Status as on- 05/05/2021
The Indian real estate sector is in a very bad picture for a long time. There are many problems faced by the homebuyers in real estate business. People are in continuous fear and therefore doubt to invest in a project looking at the frauds and scams done by the big developers. The kind of insecurity that homebuyers deal with after investing in a project is caused because of the lack of commitment from the builder’s side. Even after making huge investments, buyers find themselves in a trap.
Some of the issues faced by the homebuyers are –
- Fake promises to lure homebuyers
- Demand letter without development
- Arbitrary Builder buyer agreements
- No development at project site
- Unnecessary burden of Pre EMIs
- Possession without OC/CC
- Transfer of project to third entities
Receiving continuous demand letters without any development in the project is another issue of concern for homebuyers. Let’s talk about the same.
What is Demand letters & its use?
For those who don’t know, a demand letter is a formal document sent by the builder to another homebuyer asking for payment for unit allotted.
So, in this scenario, the builder, according to the payment plan set up in the BBA, sends demand letters to the homebuyers seeking payment for the development of the project. The homebuyers make payments accordingly after receiving such demand letters at the initial stage of the deal. After sometime, you realize that there is no work done at the construction site even after making all the payments on time as per the payment plan. There would be an end number of reasons given by the developer in this regard and this is how you start feeling cheated. Even after observing the slow pace work at the project site, you keep on making payments after receiving the demand letters in the hope to get possession of your unit one day.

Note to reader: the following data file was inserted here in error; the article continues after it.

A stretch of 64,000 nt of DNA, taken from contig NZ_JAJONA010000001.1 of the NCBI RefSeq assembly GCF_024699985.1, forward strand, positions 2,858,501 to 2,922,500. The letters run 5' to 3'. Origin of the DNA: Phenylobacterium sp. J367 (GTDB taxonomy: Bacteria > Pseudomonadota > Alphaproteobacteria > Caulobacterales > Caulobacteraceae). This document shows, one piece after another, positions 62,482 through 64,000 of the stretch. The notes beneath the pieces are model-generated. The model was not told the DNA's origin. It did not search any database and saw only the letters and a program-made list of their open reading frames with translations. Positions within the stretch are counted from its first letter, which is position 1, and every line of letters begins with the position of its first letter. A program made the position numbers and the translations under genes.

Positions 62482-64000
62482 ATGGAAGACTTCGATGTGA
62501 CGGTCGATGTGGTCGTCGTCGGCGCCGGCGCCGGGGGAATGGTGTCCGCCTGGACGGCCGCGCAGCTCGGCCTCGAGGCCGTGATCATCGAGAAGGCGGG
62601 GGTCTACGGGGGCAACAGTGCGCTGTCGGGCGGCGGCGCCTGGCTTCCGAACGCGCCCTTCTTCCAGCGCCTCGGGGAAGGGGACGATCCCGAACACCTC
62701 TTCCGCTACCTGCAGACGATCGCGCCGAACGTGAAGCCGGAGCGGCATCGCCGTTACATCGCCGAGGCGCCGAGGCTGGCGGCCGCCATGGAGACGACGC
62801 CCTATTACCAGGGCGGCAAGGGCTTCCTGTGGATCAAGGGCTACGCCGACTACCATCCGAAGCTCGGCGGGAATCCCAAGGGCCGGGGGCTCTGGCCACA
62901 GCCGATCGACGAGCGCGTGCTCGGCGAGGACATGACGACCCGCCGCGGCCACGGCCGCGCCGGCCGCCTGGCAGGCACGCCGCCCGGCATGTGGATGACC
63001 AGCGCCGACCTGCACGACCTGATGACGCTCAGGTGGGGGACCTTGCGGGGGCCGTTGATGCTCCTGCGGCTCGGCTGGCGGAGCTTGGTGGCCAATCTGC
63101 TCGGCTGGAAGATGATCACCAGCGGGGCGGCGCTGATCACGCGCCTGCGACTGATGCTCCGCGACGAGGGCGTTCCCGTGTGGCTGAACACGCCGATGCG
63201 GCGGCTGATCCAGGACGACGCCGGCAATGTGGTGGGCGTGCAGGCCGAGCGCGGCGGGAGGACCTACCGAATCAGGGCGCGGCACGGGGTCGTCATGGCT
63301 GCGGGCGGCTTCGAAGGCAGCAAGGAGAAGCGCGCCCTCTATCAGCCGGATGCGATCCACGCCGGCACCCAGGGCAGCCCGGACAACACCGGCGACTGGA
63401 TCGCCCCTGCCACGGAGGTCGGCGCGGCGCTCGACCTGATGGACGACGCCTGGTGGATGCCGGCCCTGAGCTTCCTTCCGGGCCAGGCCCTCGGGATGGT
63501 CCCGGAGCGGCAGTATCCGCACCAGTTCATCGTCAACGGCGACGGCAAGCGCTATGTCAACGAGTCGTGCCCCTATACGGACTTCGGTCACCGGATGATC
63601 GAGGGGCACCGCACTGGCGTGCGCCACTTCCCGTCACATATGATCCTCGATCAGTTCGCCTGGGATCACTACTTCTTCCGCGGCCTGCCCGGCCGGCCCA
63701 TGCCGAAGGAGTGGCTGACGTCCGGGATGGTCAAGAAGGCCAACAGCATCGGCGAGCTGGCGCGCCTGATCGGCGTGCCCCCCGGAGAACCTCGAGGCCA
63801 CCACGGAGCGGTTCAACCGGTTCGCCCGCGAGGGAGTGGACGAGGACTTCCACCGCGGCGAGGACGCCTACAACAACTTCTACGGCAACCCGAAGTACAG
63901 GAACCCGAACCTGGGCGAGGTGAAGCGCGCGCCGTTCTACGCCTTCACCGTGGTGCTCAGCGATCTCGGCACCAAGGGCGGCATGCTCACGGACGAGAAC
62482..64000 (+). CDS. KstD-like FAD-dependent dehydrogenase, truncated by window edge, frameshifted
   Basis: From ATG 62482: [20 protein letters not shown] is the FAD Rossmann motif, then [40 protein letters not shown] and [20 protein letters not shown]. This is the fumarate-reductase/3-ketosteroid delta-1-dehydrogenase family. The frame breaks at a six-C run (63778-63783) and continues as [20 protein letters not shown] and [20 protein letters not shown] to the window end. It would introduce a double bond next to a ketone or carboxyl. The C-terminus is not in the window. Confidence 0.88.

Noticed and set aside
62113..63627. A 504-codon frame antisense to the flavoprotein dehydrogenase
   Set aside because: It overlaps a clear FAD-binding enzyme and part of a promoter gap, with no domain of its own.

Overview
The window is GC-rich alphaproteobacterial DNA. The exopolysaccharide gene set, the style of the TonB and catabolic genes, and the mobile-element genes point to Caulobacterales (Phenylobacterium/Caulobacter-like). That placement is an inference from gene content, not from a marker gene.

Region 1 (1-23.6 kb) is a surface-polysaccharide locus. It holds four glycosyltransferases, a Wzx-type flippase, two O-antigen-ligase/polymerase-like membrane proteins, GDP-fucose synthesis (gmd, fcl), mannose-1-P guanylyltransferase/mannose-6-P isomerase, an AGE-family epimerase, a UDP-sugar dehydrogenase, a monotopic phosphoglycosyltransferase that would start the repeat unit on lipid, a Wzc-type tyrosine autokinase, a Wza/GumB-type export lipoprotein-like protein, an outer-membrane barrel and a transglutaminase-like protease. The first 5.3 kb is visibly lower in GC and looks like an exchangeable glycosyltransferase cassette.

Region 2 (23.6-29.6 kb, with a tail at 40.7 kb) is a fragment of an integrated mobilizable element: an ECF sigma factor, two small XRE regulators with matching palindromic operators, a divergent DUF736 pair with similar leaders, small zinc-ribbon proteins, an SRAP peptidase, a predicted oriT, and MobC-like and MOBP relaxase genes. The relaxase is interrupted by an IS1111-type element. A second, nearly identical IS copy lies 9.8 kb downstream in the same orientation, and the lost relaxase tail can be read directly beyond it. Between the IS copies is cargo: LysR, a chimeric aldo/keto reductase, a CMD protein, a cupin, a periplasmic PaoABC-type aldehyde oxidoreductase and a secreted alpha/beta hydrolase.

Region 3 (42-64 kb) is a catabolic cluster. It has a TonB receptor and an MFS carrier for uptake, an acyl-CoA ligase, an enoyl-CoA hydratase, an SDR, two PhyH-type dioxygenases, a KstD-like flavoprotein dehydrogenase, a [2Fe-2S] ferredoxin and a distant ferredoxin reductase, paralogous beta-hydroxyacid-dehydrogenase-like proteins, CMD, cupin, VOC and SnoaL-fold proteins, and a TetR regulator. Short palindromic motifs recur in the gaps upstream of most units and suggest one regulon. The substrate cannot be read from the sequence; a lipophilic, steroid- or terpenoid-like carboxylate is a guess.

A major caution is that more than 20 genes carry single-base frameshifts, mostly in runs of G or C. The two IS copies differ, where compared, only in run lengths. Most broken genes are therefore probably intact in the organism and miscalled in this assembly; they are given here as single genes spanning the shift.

Then there comes a time when reality hits you hard and you realize that there is no scope of getting the possession on time as there is still more than 50% of work left which can’t get completed sometime soon in future. Now when you stop making payments on receiving fresh demand letters, builder starts threatening you to cancel your booking without refunding a single penny of the payment made till date and the chaos continues.
Points to check in Demand Letter
Once if you recived the demand from your builder, you need to check the following points
- Whether the demand is as per the payment plan agreed at the time of sale ?
- Whether amount has been computed correctly?
- Whether construction has been completed to raise the demand as agreed ?
- Whether any change in the taxes or other charges ?
- Whether any interest has been levied for the delay ?
- Whether there is any change in the term and conditions?
Revised Demand Letter
Another kind of exploitation faced by the homebuyers is receiving revised demand letters. The builder maliciously adds new charges in the payment plan without even letting know the buyer. These extra charges might cover some super area or any other facility which you don’t even require. This might give rise to your total sale consideration. You were already in a burden of paying Pre EMIs & EMIs and now these extra charges give you a double blow. Mostly, such clauses are added in the BBAs which talk about revised charges. Therefore, it is very important to go through the builder buyer agreement at the initial stage of the deal very vigilantly. If you find any of the clauses arbitrary that gives a sense of putting you in trouble in future, don’t rush to get it executed.
Even after making all the efforts possible, you still find yourself in a trap then file a RERA complaint against any such builder as soon as possible. You can file a complaint before RERA Authorities either for possession along with a delay penalty or for refund along with compensation. You can also knock the doors of NCLT if you are a group of 100 homebuyers or 10% of the total homebuyers of such projects. Right legal advice plays a very important role in showing you a right legal path with an effective remedy.
Disclaimer– The above article is based on the personal interpretation of the related orders and laws. The readers are expected to take expert opinions before relying upon the article. For more information, please contact us at firstname.lastname@example.org